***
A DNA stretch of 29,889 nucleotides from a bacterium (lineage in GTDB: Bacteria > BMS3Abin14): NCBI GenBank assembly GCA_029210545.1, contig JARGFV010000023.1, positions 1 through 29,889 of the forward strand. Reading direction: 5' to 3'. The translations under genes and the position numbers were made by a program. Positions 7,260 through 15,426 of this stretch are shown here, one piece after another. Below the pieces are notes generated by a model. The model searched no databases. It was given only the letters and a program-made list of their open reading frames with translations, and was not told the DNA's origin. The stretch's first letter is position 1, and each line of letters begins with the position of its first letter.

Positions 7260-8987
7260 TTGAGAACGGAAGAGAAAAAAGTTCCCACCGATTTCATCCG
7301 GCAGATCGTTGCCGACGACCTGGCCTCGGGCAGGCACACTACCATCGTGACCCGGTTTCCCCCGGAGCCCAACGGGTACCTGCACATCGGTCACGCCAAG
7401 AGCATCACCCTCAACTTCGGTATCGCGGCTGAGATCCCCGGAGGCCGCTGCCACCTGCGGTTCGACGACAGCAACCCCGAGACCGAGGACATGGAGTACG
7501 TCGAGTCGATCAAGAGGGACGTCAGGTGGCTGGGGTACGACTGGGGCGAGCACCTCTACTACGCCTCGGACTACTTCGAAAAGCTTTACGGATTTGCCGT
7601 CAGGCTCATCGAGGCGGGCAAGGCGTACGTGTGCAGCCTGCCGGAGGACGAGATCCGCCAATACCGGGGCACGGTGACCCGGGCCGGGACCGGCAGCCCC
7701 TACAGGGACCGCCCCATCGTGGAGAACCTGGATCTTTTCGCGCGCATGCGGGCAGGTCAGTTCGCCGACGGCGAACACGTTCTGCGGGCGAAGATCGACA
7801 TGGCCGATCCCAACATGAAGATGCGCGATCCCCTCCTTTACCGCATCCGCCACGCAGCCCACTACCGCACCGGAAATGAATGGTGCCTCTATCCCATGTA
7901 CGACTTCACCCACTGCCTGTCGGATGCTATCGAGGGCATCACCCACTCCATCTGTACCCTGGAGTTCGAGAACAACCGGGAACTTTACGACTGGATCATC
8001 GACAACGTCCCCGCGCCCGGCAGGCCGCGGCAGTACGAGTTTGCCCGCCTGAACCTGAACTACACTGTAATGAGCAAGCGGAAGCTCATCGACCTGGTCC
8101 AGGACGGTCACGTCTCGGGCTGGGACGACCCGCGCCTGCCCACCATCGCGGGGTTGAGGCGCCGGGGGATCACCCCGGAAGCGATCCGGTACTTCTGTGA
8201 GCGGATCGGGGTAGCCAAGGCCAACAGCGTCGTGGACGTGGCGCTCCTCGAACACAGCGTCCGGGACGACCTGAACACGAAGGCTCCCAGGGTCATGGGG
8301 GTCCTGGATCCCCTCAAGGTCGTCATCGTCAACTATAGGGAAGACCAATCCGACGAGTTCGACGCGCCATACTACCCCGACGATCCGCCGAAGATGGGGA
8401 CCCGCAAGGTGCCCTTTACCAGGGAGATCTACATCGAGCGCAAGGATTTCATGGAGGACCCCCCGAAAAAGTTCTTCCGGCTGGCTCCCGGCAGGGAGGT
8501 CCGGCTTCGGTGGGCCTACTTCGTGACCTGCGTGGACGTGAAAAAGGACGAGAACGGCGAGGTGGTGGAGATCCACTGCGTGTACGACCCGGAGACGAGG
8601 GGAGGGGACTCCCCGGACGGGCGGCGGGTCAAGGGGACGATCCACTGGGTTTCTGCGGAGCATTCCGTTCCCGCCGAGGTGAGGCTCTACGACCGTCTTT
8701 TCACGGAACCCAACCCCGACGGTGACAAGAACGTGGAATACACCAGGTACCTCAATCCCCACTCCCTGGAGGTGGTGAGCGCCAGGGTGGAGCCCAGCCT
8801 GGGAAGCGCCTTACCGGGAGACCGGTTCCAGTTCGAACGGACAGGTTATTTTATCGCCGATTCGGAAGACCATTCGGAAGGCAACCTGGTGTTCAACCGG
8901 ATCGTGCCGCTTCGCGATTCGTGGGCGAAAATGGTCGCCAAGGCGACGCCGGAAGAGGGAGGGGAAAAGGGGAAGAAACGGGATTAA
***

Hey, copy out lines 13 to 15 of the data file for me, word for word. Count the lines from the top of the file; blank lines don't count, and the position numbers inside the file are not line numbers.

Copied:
8201 GCGGATCGGGGTAGCCAAGGCCAACAGCGTCGTGGACGTGGCGCTCCTCGAACACAGCGTCCGGGACGACCTGAACACGAAGGCTCCCAGGGTCATGGGG
8301 GTCCTGGATCCCCTCAAGGTCGTCATCGTCAACTATAGGGAAGACCAATCCGACGAGTTCGACGCGCCATACTACCCCGACGATCCGCCGAAGATGGGGA
8401 CCCGCAAGGTGCCCTTTACCAGGGAGATCTACATCGAGCGCAAGGATTTCATGGAGGACCCCCCGAAAAAGTTCTTCCGGCTGGCTCCCGGCAGGGAGGT